Like the conference, Bailey and Chivers' sexual arousal study also encountered criticism for obtaining government funding.

A $147,000 National Institutes of Health grant funded the research, which studied the effect of pornography on females to determine whether sexual arousal is as category specific for women as it is for men. That allocation prompted 20 Republican members of Congress, including Flake, to write to the director of the National Institutes of Health and ask him to explain the "bizarre spending decision."

Another congressman, Rep. Dave Weldon (R-Fla.), questioned the decision to fund sexuality research and conferences when money could go toward researching other diseases.

"How do we explain to the millions of Americans facing death and severely debilitating diseases and disorders that research to cure their disease was a lower priority for the (National Institutes of Health)?" Weldon wrote in an e-mail July 9.
But Bailey said the funding he received for the research should not be an issue.

"The amount of money spent on (my research) compared to others is tiny, a very small grant for (National Institutes of Health) standards," Bailey said.
Chivers said she was surprised at the controversy over funding for Bailey's research and the sexuality conference. Bailey said he thought politicians singled out his and Chivers' research because "it was easy for them to mischaracterize and make fun of."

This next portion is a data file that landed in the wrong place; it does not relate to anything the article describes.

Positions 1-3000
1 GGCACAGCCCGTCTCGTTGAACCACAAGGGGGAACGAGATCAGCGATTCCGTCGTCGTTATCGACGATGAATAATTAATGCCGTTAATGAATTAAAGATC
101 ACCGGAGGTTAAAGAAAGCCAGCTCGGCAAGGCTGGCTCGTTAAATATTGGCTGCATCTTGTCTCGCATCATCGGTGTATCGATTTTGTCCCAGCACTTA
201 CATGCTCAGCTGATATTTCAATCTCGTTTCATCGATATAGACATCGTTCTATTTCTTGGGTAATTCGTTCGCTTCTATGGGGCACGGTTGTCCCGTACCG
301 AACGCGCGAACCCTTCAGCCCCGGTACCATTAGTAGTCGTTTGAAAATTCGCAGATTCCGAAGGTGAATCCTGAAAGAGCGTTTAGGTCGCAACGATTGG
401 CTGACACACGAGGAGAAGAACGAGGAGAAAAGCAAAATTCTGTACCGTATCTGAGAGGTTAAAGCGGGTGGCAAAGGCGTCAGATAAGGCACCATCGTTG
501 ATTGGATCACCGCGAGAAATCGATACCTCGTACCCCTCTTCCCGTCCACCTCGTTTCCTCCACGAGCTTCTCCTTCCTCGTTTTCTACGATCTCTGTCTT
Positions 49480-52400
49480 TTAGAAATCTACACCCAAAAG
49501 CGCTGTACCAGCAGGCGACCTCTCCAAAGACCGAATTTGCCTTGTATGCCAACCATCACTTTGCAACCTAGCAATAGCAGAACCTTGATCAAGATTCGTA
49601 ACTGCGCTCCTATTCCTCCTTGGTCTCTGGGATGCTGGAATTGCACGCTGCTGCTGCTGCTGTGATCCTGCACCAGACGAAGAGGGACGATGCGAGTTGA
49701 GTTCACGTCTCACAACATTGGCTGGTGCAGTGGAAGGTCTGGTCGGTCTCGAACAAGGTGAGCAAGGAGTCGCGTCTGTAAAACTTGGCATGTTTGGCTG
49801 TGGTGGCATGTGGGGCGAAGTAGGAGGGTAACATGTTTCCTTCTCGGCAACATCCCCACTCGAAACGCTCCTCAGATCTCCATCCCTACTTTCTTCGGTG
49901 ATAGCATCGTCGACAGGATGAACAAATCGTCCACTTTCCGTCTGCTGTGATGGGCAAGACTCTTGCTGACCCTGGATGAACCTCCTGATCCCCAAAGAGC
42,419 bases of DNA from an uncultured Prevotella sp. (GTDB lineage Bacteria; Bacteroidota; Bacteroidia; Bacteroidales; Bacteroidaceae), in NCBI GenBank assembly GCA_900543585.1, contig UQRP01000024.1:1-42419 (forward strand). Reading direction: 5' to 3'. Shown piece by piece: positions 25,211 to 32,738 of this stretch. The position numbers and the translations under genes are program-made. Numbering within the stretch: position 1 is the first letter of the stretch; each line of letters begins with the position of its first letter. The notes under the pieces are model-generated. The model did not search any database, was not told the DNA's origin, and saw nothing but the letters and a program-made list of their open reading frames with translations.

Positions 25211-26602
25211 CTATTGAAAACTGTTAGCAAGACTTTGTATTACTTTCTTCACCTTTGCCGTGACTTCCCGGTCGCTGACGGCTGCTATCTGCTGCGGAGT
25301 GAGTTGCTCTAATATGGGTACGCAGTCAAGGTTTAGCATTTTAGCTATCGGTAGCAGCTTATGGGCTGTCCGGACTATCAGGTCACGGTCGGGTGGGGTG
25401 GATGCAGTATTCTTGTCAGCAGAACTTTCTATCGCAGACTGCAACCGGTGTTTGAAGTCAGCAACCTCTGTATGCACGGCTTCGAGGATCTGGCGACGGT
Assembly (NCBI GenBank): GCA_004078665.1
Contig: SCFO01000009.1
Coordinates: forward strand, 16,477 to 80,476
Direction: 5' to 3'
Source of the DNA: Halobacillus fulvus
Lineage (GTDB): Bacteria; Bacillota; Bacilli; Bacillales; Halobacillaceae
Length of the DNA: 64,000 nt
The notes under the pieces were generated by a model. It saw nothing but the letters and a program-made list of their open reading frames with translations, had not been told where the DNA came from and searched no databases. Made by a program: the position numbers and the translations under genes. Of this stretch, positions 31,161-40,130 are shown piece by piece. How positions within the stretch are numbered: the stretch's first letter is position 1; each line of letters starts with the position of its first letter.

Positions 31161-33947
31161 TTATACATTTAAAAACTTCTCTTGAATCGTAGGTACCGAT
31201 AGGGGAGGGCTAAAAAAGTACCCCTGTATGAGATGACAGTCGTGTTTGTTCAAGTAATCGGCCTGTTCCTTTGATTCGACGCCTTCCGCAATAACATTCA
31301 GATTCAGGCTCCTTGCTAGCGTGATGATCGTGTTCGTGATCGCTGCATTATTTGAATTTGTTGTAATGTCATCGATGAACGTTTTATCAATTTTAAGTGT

"They used our research to make their argument, but in fact I think our research is important and interesting, and scientists who know about the issues and what we're doing have found it really cool," he said.

The arousal study showed that while watching pornography men had a one-sided arousal pattern -- straight men were aroused by clips with women, gay men by those with men. But females in the study, straight or gay, were aroused by both male and female sex acts. The results could be published in "Psychological Science" by 2004, Chivers said.

The Summer Northwestern's Jinna Yun contributed to this report.

Taking a page from Bailey's lazy data collection methods, and taking criticism just as personally:

http://groups.google.com/groups?hl=en&lr=&ie=UTF-8&edition=&selm=1.-yri-24*1%40panix.com

Chivers was on the 2004 schedule to speak at the Society for Scientific Study of Sexuality about bisexuality in women:

The Vagina Dialogues: Women’s Sexual Arousal and Sexual Plasticity Meredith L. Chivers, Ph.D.